President Trump Orders Expanded Use of Emergency Powers to Streamline Infrastructure
On Thursday, June 4, 2020, President Trump signed an Executive Order (EO) on “Accelerating the Nation’s Economic Recovery from the COVID-19 Emergency by Expediting Infrastructure Investments and Other Activities.” Relying on the COVID-19 declared national emergency, the EO directs federal agencies to invoke their existing emergency authorities under the National Environmental Policy Act (NEPA), Endangered Species Act (ESA), Clean Water Act (CWA), and other laws to expedite economic recovery, including taking “all reasonable measures” to speed infrastructure and public works projects. While consistent with prior administrative directives to expedite project permitting, this latest EO likely will have little practical effect on individual projects and generate increased litigation for projects that rely on it.
The EO aspires to expedite a variety of projects that fall under the jurisdiction of several specific federal agencies:
All authorized and appropriated highway and other infrastructure projects within the authority of the U.S. Department of Transportation;
All authorized and appropriated civil works projects under the purview of the U.S. Army Corps of Engineers; and
All authorized and appropriated infrastructure, energy, environmental, and natural resources projects on federal lands managed by the Department of Defense, the Department of the Interior, and the Department of Agriculture.
The EO’s main action item is periodic reporting by affected federal agencies to the White House. Agency heads must provide a summary report listing all projects expedited under their emergency authorities no later than July 4th (30 days after the EO’s issuance date), and provide status reports every 30 days thereafter. The EO specifies no end date for the national emergency or use of emergency authorities.
The EO principally relies on the government-wide NEPA regulation for emergency situations. 40 C.F.R. § 1506.11. It also invokes the ESA implementing regulation on Section 7 consultations in emergencies (50 C.F.R. § 402.05 2) and the CWA Section 404 regulations and nationwide permits addressing emergency circumstances. Lastly, the EO directs agencies to review “other authorities” potentially applicable to emergencies, including “all statutes, regulations, and guidance documents that may provide for emergency or expedited treatment (including waivers, exemptions, or other streamlining).” Overall, the EO intends to allow critical infrastructure and public works projects to move forward more quickly, by abbreviating or waiving legally required environmental reviews, interagency consultation, and public comment.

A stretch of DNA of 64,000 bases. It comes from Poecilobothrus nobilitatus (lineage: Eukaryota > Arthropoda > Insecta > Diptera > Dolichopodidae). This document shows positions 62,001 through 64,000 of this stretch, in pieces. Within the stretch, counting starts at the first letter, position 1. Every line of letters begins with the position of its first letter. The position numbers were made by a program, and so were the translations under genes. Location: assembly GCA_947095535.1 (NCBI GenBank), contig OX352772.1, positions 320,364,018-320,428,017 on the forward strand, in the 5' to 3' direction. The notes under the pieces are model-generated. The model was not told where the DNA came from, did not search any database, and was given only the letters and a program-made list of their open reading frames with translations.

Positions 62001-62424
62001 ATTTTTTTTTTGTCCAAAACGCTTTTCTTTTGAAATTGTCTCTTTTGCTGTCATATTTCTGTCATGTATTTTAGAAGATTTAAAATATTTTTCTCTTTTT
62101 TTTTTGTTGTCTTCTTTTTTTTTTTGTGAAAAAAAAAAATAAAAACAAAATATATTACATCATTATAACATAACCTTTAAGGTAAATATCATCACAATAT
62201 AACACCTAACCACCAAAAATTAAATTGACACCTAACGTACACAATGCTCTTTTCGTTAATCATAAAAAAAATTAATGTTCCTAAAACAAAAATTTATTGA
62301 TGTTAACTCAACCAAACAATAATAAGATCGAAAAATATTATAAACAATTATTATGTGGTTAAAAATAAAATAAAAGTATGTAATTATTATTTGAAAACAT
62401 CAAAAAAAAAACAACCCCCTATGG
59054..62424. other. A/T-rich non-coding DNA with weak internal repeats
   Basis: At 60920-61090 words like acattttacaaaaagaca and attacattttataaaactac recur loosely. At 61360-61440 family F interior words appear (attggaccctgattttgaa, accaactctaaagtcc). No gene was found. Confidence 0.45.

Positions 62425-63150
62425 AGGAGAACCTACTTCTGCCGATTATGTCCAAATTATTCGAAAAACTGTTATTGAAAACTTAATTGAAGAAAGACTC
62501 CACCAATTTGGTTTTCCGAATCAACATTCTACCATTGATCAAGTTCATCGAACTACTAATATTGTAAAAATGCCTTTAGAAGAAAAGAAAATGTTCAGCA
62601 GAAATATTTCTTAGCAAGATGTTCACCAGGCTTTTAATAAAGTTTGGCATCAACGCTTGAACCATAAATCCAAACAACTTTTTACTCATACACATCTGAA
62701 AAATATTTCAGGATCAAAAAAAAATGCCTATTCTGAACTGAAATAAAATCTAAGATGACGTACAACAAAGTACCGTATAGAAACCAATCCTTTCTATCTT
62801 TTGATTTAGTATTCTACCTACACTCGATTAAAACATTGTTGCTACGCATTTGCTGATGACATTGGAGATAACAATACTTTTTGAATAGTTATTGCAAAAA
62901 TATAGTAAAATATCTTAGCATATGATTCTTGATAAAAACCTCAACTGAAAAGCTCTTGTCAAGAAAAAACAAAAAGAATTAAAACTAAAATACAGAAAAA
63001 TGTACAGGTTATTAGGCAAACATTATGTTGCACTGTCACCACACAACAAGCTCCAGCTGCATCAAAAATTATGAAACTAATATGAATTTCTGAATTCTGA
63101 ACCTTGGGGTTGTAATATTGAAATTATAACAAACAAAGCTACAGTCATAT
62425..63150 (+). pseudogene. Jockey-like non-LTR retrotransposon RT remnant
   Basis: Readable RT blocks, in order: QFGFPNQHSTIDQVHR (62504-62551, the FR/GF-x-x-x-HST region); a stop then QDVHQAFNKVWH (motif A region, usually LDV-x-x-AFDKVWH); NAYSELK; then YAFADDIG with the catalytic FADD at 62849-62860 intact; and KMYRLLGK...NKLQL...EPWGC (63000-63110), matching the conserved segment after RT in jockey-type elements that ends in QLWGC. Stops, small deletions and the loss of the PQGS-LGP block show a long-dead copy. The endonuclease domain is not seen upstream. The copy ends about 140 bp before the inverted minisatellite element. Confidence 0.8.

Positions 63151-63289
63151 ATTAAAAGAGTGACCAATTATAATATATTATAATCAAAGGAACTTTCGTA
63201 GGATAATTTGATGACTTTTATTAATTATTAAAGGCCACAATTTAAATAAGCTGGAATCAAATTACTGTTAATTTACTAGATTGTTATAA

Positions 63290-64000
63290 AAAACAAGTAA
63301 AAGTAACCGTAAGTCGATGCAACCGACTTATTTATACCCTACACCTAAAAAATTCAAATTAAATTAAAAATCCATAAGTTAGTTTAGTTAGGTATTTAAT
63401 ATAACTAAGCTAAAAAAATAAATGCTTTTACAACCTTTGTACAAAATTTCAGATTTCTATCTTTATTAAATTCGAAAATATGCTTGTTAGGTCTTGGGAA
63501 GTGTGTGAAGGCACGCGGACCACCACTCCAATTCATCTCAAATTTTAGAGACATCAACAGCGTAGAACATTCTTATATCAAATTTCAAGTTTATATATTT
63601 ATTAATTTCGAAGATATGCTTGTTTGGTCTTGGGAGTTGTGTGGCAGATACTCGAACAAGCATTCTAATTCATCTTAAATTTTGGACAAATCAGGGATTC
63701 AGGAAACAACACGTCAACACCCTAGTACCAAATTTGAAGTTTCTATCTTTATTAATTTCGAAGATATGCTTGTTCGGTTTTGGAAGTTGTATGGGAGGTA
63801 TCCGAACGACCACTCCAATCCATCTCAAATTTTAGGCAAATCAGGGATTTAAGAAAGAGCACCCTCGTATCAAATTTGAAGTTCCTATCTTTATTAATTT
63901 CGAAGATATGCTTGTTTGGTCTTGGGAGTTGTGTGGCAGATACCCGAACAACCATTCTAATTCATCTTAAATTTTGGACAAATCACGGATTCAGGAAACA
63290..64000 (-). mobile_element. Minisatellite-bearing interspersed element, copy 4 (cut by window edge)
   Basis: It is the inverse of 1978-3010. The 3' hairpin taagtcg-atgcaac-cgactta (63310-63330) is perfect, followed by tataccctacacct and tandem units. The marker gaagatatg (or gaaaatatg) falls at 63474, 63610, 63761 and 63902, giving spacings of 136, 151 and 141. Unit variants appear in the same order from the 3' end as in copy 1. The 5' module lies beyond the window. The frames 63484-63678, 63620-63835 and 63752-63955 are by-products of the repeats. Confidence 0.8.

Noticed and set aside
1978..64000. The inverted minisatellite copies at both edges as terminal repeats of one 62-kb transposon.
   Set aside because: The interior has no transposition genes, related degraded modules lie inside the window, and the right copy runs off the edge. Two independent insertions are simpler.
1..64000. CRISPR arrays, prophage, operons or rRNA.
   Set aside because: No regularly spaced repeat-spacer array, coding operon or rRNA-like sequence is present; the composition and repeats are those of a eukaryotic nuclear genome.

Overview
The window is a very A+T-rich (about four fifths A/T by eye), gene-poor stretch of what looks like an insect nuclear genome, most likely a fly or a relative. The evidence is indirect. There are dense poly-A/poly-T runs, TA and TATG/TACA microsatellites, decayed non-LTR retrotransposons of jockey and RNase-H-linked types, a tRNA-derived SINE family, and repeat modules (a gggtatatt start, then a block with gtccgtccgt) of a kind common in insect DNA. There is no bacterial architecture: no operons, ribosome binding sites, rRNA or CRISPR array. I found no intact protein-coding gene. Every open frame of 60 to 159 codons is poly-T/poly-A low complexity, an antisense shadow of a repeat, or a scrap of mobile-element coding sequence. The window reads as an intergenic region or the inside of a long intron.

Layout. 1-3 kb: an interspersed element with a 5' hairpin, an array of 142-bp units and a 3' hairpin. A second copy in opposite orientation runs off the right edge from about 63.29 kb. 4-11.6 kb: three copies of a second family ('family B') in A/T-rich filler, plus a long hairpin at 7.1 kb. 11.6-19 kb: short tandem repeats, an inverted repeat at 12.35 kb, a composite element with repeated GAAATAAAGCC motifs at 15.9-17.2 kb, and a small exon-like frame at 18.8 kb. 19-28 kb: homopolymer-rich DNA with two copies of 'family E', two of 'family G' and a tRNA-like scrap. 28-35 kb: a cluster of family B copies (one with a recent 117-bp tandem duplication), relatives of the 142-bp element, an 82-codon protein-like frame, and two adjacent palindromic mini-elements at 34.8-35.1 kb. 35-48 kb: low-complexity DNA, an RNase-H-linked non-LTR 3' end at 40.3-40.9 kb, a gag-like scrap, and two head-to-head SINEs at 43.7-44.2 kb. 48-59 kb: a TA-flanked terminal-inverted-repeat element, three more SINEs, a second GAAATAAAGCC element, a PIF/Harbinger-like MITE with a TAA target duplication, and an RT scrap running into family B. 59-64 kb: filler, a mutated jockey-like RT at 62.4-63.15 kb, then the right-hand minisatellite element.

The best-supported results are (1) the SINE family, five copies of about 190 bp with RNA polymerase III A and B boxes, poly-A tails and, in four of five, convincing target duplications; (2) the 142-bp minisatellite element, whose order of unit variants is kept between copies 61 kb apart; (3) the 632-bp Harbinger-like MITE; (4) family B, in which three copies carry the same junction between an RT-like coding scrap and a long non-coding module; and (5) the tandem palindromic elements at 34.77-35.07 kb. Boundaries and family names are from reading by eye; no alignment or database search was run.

While the goals of reducing time and paperwork are laudable, the EO will likely be less impactful than other recent efforts (such as One Federal Decision). The emergency exemptions available under NEPA, the ESA, the CWA, and other laws are quite limited pursuant to regulations and case law. They are meant for very narrow or discrete circumstances, not for indefinite national conditions. Moreover, they do not entirely or permanently waive environmental requirements, but rather allow for deferred or alternative procedures that achieve statutory aims. For example, the NEPA emergency regulation provides that when emergency circumstances make it necessary to take actions with significant environmental impacts without observing the typical NEPA process, agencies may consult with the Council on Environmental Quality to make “alternative arrangements” to take such actions. The effort and resources required to develop such “alternative arrangements” may not save time in the overall NEPA review. Nor can an EO legally displace regulations or case law.
Predictably, environmental organizations have already indicated a likely forthcoming challenge to the EO. Though a direct challenge may face jurisdictional obstacles, individual project approvals relying on the EO may be more vulnerable to lawsuits. And given the EO’s focus on timing, preliminary injunction motions at the commencement of lawsuits likely would be a centerpiece of those lawsuits, which likely would offset any advantage that may have been gained from relying on the EO.